TBY talks to Alp Keler, CEO of AK Asset Management, on leading a thriving market, the place of innovation, and predictions for the future.

Alp Keler
Alp Keler has served in his current position since February 2011. Prior to this, he served as the CEO of Fortis Investments Turkey between 2006 and 2011. In addition to his managerial duties in Turkey, he also served as a board member of ABN AMRO Asset Management Inc. in Hong Kong between 2009 and 2010. Before joining Fortis Investments Turkey, he was the Chief Investment Officer of Koç Asset Management from 2002 to 2006. He graduated from TED Ankara College. He received his BSc. degree from METU Civil Engineering Department and has also received an MBA from Bilkent University, a Master of Law in Economics (LLM) from Galatasaray University, and a PhD in banking from Marmara University. He served as a lecturer at Marmara University Institute of Banking and Insurance between 2008 and 2011. He is chairman of the Turkish Institutional Investment Managers’ Association (TKYD) and former president (2006-2008) of the CFA Istanbul Society.

AK Asset Management has won awards in Turkey, and is a market leader in most of the areas in the sector. What are the main drivers behind this success?

AK Asset Management is one of the leading active asset managers and the trendsetter in the industry. Our main strength is a combination of our consistent and superior performance, investment process, our innovativeness, and our people. As of today, we manage total funds of around $5 billion. We are the market leader in pension funds, with a 22% market share, with an approximate value of $3 billion. We are also the market leader in discretionary portfolio management, with a 26% market share. In addition, we have a very strong position in mutual funds. We have had many firsts in the market. We launched the first gold fund, the first capital-protected fund, the first commodity fund, and the first international equity funds in Turkey.

What are some of the innovative products that you have planned for near term?

The total value of assets under management in the industry is about $30 billion, which represents roughly 3.5% of GDP. This is set to grow faster due to the new regulatory environment of the capital markets. Regulatory amendments have created greater flexibility for innovative products, such as absolute return products, hedge funds, private equity funds, and real estate funds. There will also be an open platform held in 3Q2014, where funds will be listed for clients to buy directly and easily.

What are the main obstacles facing Turkey's young asset management sector?

Interest rates are still high in Turkey, and were they to remain at the single-digit level for a couple of years, the asset management sector would grow. Secondly, financial education and investment culture has to be developed among the general public, as Turkish investors have traditionally opted for tangible investments such as real estate or gold. This is an important problem for us; however, I still believe that as our assets generate greater returns in the long run, demand will increase. When these points come together our industry will have a CAGR of over 30% within the next five years. Turkey's capital markets, such as its equity market, are also young. The total number of stocks trading on the Borsa İstanbul (BİST) is approximately 400. By comparison, South Korea and India have more than 1,000 listed companies. The average free float of Turkish listed companies is at about 30%, and therefore an increased number of listed companies and free float is the key to the development of the Turkish capital markets. The market cap per GDP of the BIST stands at just 35%, whereas the target needs to be between the 60% and 70% level. Of Istanbul's top-500 companies, only 83 of them are listed.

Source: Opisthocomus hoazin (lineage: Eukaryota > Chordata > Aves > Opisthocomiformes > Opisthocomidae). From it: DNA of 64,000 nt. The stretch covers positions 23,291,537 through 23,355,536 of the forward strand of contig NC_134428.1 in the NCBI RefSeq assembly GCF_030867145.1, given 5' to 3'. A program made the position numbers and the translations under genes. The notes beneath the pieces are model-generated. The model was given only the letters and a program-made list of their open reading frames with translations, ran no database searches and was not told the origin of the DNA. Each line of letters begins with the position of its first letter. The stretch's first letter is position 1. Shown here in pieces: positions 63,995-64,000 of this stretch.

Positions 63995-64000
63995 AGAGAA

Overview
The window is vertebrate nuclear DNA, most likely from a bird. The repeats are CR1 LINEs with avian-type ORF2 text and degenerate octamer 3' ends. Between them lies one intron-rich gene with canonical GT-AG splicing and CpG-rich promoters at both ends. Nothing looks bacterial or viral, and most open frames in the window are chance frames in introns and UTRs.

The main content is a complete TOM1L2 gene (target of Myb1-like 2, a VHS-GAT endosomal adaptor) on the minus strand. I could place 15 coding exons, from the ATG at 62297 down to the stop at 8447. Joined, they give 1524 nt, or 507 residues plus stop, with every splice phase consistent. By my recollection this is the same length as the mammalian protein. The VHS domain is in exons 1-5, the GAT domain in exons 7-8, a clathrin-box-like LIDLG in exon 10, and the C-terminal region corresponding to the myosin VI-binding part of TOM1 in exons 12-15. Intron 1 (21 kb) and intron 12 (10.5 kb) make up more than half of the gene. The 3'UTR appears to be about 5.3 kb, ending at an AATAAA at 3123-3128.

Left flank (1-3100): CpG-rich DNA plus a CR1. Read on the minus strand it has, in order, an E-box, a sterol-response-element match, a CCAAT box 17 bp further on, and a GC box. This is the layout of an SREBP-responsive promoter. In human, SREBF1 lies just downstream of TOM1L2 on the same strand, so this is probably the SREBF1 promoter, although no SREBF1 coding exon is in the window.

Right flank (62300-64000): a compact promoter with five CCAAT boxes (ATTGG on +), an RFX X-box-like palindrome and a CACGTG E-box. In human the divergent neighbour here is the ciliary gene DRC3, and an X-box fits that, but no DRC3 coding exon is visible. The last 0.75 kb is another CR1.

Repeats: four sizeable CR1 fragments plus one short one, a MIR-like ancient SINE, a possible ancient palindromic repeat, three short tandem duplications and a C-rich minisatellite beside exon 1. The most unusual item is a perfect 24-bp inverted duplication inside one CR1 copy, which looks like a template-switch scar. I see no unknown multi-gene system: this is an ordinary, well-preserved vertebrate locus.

Where do you see the asset management sector within five years?

We predict that 2014 will be a transition year, as numerous factors are changing to which the industry is trying to adapt. Following this transitory period, the industry will have the capacity to reach funds under management of approximately $70 billion in five years. The important factor here is the asset management/GDP ratio, currently at just 4%. In South Korea or Brazil, this ratio is over 20%. This said, growth has already begun, and under the right conditions will be sustainable. In the mutual fund segment, I am quite positive about the sector's future and believe that new international players will enter the Turkish fund market soon. The pension funds play a significant role in increasing the savings rate, and we believe that assets under management will approach $100 billion over the decade. Turkey has one of the lowest savings rates among countries with a GDP of over $100 billion. Today, active direct investment accounts in equities on the BIST number just 250,000 and with the help of pension funds the investors' number can increase to 5 million to 10 million indirectly.